But the can’t-miss Banner Elk attraction is Grandfather Mountain State Park, which includes numerous challenging hiking trails, backcountry camping, the Mile-High Swinging Bridge, jaw-dropping scenery, and more.
24. Burnsville NC
Size: 1.59 sq miles
Located 35 miles northeast of Asheville and 40 miles southwest of Banner Elk, Burnsville NC is another relatively under-the-radar mountain town that truly deserves more accolades.
Measuring just 1.59 square miles, the tiny town is surrounded by the majestic peaks of the Black Mountains, which include the 6,684-foot Mount Mitchell, the 6,647-foot Mount Craig, and the 6,327-foot Celo Knob.
Nature lovers will find plenty of activities in the area, including countless campgrounds, hiking trails, and trout streams.
You can visit the verdant Toe River Valley, hike to gorgeous waterfalls such as Setrock Creek Falls and Roaring Fork Falls, and explore the Appalachian Ranger District of Pisgah National Forest.
In the town of Burnsville, you’ll find loads shopping and restaurant options, the rich cultural offerings of the Toe River Arts scene, stargazing at the Mayland Earth to Sky Park, and driving numerous Quilt Trails.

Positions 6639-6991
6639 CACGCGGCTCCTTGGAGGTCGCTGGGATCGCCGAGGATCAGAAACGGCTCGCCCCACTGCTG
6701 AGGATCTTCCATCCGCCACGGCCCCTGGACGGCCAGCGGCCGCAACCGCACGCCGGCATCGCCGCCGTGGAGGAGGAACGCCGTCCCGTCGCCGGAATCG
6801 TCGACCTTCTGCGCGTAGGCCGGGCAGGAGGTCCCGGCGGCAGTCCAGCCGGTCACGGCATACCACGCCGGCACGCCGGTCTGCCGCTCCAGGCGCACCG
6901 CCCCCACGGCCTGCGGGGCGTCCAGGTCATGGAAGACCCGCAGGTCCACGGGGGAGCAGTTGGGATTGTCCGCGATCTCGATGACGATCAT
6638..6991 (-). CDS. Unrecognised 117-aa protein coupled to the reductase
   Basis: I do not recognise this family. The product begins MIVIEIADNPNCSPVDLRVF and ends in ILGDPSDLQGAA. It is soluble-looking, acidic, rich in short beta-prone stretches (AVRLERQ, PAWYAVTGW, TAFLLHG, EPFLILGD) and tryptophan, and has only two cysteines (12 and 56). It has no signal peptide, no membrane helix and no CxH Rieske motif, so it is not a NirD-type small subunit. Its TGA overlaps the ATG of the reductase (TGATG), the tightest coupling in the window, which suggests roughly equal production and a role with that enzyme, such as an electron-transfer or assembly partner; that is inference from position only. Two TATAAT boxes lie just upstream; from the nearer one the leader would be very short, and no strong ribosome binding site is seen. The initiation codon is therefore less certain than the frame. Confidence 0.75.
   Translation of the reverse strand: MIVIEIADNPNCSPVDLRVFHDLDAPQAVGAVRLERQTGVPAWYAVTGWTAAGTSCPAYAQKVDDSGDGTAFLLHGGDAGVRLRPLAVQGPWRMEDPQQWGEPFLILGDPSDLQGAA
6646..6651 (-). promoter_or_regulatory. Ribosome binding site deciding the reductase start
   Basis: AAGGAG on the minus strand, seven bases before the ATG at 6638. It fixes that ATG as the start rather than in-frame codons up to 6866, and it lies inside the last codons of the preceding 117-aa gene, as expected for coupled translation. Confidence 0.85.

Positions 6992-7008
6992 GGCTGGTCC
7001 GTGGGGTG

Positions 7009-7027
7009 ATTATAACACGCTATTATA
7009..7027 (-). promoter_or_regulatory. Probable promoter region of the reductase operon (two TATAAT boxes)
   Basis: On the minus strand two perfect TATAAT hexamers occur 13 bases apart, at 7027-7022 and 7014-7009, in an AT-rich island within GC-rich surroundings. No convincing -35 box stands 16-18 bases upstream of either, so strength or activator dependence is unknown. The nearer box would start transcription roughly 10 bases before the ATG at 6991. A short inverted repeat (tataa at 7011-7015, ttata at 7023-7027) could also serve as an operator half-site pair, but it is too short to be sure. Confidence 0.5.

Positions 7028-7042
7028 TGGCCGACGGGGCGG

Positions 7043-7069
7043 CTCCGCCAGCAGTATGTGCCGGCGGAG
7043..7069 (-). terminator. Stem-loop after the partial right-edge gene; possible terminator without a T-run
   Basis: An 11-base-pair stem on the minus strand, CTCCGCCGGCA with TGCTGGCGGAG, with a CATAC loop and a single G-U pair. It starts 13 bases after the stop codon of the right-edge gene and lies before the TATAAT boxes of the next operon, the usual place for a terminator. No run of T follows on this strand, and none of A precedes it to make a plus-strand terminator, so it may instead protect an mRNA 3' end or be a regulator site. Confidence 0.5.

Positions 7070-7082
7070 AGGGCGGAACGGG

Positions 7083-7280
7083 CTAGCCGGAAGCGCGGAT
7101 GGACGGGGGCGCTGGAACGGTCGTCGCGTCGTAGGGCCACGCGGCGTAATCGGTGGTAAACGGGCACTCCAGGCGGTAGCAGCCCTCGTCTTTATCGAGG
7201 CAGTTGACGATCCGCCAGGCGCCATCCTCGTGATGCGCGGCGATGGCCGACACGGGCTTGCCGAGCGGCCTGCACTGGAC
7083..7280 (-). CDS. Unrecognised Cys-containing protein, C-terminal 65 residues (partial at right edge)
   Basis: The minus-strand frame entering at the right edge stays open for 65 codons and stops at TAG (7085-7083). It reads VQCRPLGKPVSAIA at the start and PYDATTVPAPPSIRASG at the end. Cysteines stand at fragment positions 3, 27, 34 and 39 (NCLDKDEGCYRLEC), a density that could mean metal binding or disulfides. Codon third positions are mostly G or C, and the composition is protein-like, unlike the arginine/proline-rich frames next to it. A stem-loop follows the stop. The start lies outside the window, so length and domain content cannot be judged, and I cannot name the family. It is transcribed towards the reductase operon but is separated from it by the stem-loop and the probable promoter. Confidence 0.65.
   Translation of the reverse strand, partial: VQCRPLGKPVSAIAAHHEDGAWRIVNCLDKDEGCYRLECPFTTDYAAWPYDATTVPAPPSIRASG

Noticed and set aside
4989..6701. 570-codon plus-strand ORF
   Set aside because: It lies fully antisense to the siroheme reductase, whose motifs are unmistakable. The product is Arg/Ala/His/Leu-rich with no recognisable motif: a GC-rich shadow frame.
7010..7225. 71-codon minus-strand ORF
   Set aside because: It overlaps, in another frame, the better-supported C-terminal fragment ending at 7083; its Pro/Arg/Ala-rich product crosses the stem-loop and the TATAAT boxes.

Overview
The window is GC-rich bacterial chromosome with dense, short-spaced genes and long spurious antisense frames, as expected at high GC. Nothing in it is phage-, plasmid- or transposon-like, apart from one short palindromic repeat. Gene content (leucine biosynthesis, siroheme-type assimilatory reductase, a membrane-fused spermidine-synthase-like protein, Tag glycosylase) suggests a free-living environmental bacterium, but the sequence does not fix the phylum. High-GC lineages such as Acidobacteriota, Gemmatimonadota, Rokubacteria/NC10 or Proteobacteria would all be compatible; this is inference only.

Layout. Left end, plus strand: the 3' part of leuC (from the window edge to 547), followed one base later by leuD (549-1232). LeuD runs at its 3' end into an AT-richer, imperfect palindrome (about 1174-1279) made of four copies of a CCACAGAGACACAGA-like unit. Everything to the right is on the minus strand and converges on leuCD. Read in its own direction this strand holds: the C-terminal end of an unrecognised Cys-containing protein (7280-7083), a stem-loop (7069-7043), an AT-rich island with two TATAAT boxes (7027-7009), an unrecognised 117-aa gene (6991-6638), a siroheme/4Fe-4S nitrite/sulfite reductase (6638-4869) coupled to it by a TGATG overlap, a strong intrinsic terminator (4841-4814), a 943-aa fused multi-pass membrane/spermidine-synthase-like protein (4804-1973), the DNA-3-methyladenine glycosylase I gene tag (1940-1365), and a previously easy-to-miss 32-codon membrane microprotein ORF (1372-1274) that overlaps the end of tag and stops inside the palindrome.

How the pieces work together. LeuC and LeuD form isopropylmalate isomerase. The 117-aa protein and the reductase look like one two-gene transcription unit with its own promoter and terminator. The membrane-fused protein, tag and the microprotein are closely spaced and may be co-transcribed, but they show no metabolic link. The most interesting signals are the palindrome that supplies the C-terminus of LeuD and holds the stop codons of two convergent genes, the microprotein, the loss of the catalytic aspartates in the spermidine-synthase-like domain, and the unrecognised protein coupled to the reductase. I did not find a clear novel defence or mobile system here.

For such a small town, there really are a lot of activities and attractions in the area!
25. Little Switzerland NC
Little Switzerland is not like most of the North Carolina mountain towns on this list, because it exists almost exclusively for tourists and is only open 6 months out of the year.
The town was founded in the early 1900s by NC Supreme Court Justice Heriot Clarkson after his Switzerland Inn was built, and is the only commercial access point you’ll find along the entire length of the Blue Ridge Parkway.
We loved the area for its Alpine influences (which reminded us of Helen GA), breathtaking mountain scenery, access to a beautiful section of the BRP, and quaint hotels, as well as its proximity to great little towns like Spruce Pine.
We also loved that there were so many things to do in Little Switzerland, from driving the curvy route known as the Diamondback and panning for gems at Emerald Village to shopping, restaurants, and visiting the Orchard at Altapass.
If you go, don’t miss the opportunity to explore some of the local waterfalls, including Crabtree Falls, Grassy Creek Falls, Tom’s Creek Falls, and more! –by Christina Maggitas, with additional reporting by Bret Love